The deaths of two people I never met inspired this post.
Yesterday a man and his dog were killed by a drunk driver one block away from my house. Not even one block away. I wasn’t home when it happened but I am sure I would have heard the crash and the neighbors’ screams and the police because this is a very quiet neighborhood. The truth is that it could have just as easily been me because I also walk in the morning on the street where he was killed. Yesterday morning I did not.
A 57 year old man was walking his dog around 6:30 AM. A drunk driver was speeding, left the road, struck mailboxes, and then hit the man and his dog. He then went back on the street and hit an SUV, pushing it into a front yard. He got out and tried to run away. He was charged with aggravated driving under the influence, reckless homicide, failure to reduce speed to avoid an accident, driving on a revoked license, and failure to give information or aid.
Today my husband attended the wake of the husband of one of his employees. The man was undergoing chemotherapy after a cancer operation and after leaving the hospital after his treatment, he was walking across the parking lot to his car and literally dropped dead. He was 41 years old. My husband stood in line for 90 minutes at the funeral home because there were so many people waiting to pay their respects.
Incidents such as these always make me question how people live their lives. I always tell my husband to live each day as if it will be his last. I try to follow my own advice and after being on this yogic and spiritual path for quite some time, the little things just don’t bother me anymore. The clothes get folded when they get folded, the dishes get done when they get done. Sometimes even the bigger things just don’t phase me anymore.
People come to my classes totally stressed about one thing or the other and sometimes I throw the question out there: how would you live if you knew you only had one more hour to live? What good does all that attachment to the past and fear of the future do for you now? If you knew you only had one more hour to live I guarantee you that you would start cherishing each moment and each breath. I challenge you: visualize it, really feel it in your bones — what would it be like to know you will be dead at the end of an hour?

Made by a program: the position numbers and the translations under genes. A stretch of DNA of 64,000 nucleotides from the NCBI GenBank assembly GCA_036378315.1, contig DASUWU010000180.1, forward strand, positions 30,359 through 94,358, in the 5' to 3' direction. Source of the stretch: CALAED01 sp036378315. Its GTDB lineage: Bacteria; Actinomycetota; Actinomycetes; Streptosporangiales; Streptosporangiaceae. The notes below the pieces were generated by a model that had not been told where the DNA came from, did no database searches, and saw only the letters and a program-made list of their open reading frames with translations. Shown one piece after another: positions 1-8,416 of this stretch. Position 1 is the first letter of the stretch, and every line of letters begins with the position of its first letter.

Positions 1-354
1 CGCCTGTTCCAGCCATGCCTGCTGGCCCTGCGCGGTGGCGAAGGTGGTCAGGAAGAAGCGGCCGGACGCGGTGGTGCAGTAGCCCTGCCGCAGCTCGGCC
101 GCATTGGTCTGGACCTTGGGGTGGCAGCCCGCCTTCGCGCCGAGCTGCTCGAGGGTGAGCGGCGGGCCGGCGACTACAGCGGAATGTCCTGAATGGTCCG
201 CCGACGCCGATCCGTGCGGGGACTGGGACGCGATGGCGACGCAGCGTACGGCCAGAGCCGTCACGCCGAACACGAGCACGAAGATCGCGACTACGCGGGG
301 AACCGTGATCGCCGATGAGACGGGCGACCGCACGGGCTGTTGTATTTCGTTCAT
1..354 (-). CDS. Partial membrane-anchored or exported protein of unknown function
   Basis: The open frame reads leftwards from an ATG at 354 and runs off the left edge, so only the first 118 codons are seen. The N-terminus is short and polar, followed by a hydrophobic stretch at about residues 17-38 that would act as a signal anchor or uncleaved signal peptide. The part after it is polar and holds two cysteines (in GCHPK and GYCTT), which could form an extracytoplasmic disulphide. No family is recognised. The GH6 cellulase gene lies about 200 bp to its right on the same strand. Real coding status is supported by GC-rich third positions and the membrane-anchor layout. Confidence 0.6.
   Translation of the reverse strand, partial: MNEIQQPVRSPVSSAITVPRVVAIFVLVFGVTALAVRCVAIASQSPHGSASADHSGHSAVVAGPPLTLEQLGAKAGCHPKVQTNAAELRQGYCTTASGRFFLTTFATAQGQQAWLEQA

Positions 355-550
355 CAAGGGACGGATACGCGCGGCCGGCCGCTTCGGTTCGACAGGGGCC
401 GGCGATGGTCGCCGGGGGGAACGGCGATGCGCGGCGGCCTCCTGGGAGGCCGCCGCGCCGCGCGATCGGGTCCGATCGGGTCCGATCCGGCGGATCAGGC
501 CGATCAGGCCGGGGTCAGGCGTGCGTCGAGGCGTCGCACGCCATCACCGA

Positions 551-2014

Contemplating death is an important aspect of Buddhism, yet fear of death is a major fear for most people. It is said that all our fears in life stem from our fear of death. Buddha said that death is certain but the time of death is uncertain. When we allow this reality to become conscious, it jolts us awake to life’s juiciness and heightens our awareness of the beauty and uniqueness of everything.
So why can’t you live as if you were dying? Our delusion is that we live as if we will never die.
It’s a physics fact that matter can neither be created nor destroyed. As a Buddhist I believe that it follows from that fact that what is never born can never die. I heard the Dalai Lama say that “what is never born can never die” in a teaching on dependent origination.
My body will die, but what makes me me will never die — my life energy, my prana, my chi, my soul, my spirit, or whatever you want to call it, will continue on. Fully realizing that was liberation. I no longer fear death or dying. That realization helps me to truly enjoy life, every living, breathing present moment, the good AND the bad. I am as equally grateful for the bad as I am for the good.
It has made me fear-less.
How will you remember to live?